01: Nova Religio, the journal of “alternative and emergent religions,” devotes most of its August issue to Jews and new religious movements (NRMs), looking both at expressly Jewish movements, such as the Kabbalah Center and Messianic Judaism, and the often-disproportionate involvement of Jews in other religious groups and spiritual movements, such as Buddhism.
In the introduction to the issue, Yakkov Ariel notes that Jewish converts to NRMs have often followed a pattern of seeking to retain an element of Jewish identity even as they adopt new spiritualities and practices. This is most clearly seen in the large Jewish involvement, even leadership, in American Buddhist groups, with even the name “JuBus” given to such adherents. She notes that this is not just a contemporary or an American phenomenon—there was strong Jewish involvement in Christian Science and the early Hare Krishna movements, and there is growing Israeli involvement in all kinds of Jewish and non-Jewish NRMs.
American Jews have also been prominent in the anti-cult movement, which was obviously related to many Jewish young people joining these groups.The issue carries interesting articles on Jews in NRMs and how, in one way or another, they deal with issues of syncretism and globalization, particularly the tension between universalist and ethnic tendencies. Within Buddhism there is a pattern of Jews retaining their ethnic and, in some sense, religious identities, with many cases of reversals (starting on the Buddhist spiritual path, but then adopting a more intentional form of Judaism) or mixing and borrowing of traditions, which was done on a large scale in the Jewish renewal movement.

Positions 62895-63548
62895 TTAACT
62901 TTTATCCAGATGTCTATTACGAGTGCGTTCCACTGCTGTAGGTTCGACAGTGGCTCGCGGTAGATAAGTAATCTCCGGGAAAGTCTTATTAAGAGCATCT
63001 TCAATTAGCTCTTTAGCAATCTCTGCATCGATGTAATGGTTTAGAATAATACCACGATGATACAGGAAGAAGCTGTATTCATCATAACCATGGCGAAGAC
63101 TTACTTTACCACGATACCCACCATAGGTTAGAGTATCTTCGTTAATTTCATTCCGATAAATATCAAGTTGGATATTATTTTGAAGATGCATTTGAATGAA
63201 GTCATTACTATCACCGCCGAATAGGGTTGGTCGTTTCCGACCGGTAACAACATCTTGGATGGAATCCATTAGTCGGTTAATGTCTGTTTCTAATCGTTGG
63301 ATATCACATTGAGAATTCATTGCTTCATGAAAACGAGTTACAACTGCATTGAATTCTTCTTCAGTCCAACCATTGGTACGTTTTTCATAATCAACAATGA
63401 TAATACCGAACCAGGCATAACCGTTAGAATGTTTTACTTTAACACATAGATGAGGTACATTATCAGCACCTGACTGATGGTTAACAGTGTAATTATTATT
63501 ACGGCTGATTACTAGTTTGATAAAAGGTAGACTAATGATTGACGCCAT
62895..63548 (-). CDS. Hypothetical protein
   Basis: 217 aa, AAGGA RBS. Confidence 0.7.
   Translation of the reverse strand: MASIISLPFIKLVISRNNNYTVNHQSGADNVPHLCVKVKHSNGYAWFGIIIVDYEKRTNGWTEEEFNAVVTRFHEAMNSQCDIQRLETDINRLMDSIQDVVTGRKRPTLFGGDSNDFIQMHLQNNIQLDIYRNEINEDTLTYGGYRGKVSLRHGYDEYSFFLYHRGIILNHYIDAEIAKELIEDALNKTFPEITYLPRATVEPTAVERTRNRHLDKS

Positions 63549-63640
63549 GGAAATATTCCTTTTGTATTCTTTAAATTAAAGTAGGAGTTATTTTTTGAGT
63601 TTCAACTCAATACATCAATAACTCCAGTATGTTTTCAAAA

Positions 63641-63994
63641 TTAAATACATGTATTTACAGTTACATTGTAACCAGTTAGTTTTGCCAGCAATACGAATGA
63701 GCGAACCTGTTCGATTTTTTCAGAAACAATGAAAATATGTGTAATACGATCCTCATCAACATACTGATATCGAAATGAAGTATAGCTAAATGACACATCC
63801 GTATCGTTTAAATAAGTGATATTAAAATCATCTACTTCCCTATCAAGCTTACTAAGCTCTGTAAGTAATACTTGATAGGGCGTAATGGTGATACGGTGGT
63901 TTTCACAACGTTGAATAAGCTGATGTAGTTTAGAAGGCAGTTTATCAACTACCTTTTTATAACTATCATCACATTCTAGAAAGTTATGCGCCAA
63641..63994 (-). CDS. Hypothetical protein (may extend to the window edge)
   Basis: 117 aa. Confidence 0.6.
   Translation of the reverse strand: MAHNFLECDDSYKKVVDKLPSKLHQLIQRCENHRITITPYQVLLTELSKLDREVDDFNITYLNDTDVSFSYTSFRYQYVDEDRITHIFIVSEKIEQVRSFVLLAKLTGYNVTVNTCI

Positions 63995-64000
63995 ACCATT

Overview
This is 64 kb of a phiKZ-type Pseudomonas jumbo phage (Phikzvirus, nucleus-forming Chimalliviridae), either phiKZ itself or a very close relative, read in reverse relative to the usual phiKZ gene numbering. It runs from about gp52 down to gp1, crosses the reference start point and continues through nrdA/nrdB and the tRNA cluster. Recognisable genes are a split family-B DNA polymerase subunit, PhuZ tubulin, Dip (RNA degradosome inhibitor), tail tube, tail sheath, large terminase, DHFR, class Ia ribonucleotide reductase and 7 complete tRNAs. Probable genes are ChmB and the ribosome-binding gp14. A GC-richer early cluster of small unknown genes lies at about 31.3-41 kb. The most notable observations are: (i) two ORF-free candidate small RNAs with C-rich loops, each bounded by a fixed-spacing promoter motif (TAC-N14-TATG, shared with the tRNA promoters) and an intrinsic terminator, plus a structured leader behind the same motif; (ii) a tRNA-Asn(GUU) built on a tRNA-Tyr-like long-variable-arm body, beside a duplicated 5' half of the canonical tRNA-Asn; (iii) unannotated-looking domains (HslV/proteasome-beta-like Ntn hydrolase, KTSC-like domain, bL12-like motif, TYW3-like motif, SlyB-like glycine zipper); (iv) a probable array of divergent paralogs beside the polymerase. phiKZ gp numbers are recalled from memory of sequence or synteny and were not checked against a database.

An article on Messianic Judaism portrays a movement split between those stressing its evangelical (and evangelistic) roots and those stressing a Judaic identity that would downplay the necessity of converting other Jews to belief in Christ as messiah. The interesting feature about the Messianic Jewish movement is that the pattern of Jewish seekers coming into non-Jewish movements is reversed: it is the Gentile Christians who are becoming numerous in this group.
For more on this issue, contact: Nova Religio, University of California Press, Berkeley, CA 94704.
02: The appearance of the Atlas of the American Orthodox Christian Churches (Holy Cross Orthodox Press, $19.95) will ﬁll a large gap in public knowledge about Orthodox churches.
The book, edited by Alexei Krindatch, brings together survey research, oﬃcial statistics, history, and descriptions of both Eastern Orthodox churches and Oriental Orthodox people and institutions (such as the Coptic and Syrian Orthodox churches). Much of the quantitative information is based on the 2010 US National Census of Orthodox Christian Churches, which provides statistics on both the national and county levels, detailing the numbers of parishes and monasteries, as well as the numbers of members and adherents.
Krindatch notes that the census is unique in that the ﬁgures come directly from parishes rather than larger bodies, whose counts have been known to be inaccurate and dated. Krindatch arrives at a ﬁgure of 0.34 percent for the average of Orthodox adherents in the U.S. population—considerably lower than oﬃcial church estimates.
The descriptions of 21 Orthodox bodies provide interesting accounts of their histories and current prospects, as well as color maps of membership ﬁgures. Most of the churches show a pattern of diﬃculty in retaining younger generations, but, at the same time, parish revitalization coming from an inﬂux of recent immigrants and a wave of converts from non-Orthodox backgrounds.
03: In his new book American Religion: Contemporary Trends (Princeton University Press, $22.95), Mark Chaves agrees with most observers that continuity rather than rapid change marks religious life in the U.S.